My thanks to Lead Engineer, Alexander Schonfeld for bringing this one to my attention. CureHunter is a Portland, Oregon corporation founded in 2003 by “a team of scientists with extensive experience in medical data mining, artificial intelligence software development, computational linguistics and computational biology”. Their mission is nicely wrapped up in a single quote: “Quantified [...]
CureHunter – precision medical data mining
My thanks to Lead Engineer, Alexander Schonfeld for bringing this one to my attention. CureHunter is a Portland, Oregon corporation founded in 2003 by “a team of scientists with extensive experience in medical data mining, artificial intelligence software development, computational linguistics and computational biology”. Their mission is nicely wrapped up in a single quote:
“Quantified evidence for drug efficacy made accessible during the patient visit”
Specifically, their goal is to develop an artificial intelligence-based computer that can autonomously search all the known biomedical research journals, collate the published drug efficacy evidence for specific diseases and present it in a format that is available in real-time (10-20 seconds) for patients and physicians to review. With integration into existing physician record management systems, physicians can use (free of charge) the drug research interface and obtain up-to-date summarized clinical effectiveness information on a wide range of drugs and diseases while the patient is sitting in the room!
For patients, CureHunter tries to answer the question:
What does the scientific community think the best treatment options for disease Y are?
Patients simply need to enter the disease they wish to know more about in the search box on the front page. They utilize the Mesh-based ontological terms to help narrow their search down to the specific disease they are searching for and CureHunter returns to them: a) Key Drugs and Agents for the treatment of that disease, b) Other Related Diseases, and c) Key Therapies for that disease. For convenience, the Mesh-based ontology is shown to help them understand where their disease fits in the biomedical categorization system (in case they wish to search for similar diseases). It is at this point that patients are able to purchase an extensive pdf summary (the sample psoriasis report is over 150 pages!) of this information for $24. This summary, which has mined efficacy, related drug, related disease and related therapies information from countless drug trials published by the US National Library of Medicine Medline Archive, provides a (somewhat overwhelming) snapshot of which drugs are considered (by the AI engine) to be the most appropriate treatment for the selected disease. For the information hungry consumer, this is excellent content to have at hand during discussions with treating medical professionals.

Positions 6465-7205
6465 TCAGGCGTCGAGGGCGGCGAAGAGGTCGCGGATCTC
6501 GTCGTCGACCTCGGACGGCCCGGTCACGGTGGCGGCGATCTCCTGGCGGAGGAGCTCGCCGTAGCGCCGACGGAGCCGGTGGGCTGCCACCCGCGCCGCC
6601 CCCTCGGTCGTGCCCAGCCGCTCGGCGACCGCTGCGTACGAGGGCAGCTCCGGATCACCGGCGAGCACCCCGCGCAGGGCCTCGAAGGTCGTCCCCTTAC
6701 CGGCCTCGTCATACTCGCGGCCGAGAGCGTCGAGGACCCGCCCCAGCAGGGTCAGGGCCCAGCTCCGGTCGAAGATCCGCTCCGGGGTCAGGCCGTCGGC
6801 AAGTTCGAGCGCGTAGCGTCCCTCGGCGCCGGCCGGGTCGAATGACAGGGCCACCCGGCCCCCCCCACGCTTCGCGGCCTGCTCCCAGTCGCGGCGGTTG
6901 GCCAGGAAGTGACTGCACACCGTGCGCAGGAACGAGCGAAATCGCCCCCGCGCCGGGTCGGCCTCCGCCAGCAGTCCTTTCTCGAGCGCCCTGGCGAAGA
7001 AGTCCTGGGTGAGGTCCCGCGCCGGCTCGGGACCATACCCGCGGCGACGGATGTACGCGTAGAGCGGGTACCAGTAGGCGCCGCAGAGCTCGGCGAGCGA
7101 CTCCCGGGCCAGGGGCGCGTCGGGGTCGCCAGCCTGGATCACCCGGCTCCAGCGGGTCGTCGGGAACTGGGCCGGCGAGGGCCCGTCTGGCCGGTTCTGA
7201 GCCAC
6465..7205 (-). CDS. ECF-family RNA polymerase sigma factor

An additional feature on the site which will also be of interest to patients and general consumers of health information is the Visual Medical Dictionary, which provides not only a definition of the disease you enter, but a visual representation of the drug and disease relationships that exist between the search term and other diseases/drugs in the literature. Hover your mouse over the relationship map and you will get definitions of these related terms. A really really neat way of visualizing the range of drug agents used to treat specific disorders.
CureHunter has not just been built with general consumers in mind though. Physicians and researchers are, through subscription or registration, able to access specific interfaces that allow real-time analysis and breakdown of the AI search results. Researchers can even export data from specific searches to common analysis tools for further manipulation.
The potential of CureHunter lies in the AI engine and the speed with which it can collate and summarize information across multiple drugs, trials and related diseases. It is not outlandish to think that in the hands of an experienced drug researcher, this artificial intelligence engine could lead to unique discoveries regarding the efficacy and application of drug therapies. When you think how difficult it would be for physicians to realistically and comprehensively review the literature on all drugs they prescribe, this kind of engine has significant potential. When I wrote back to Alexander about the site, I was very excited at the prospect of this kind of data mining being applied to the hundreds of different psychological therapies.
The data mining engine has been in development for a few years now, and after two prototyping iterations was released to the public as a beta in July 2007. The CureHunter corporation are still at early startup stage and are still seeking venture funding and/or a partner. I wish them all the best as they look to take their product further. I think they are creating an amazing tool for physicians and I hope the concept spills over to allied health professionals.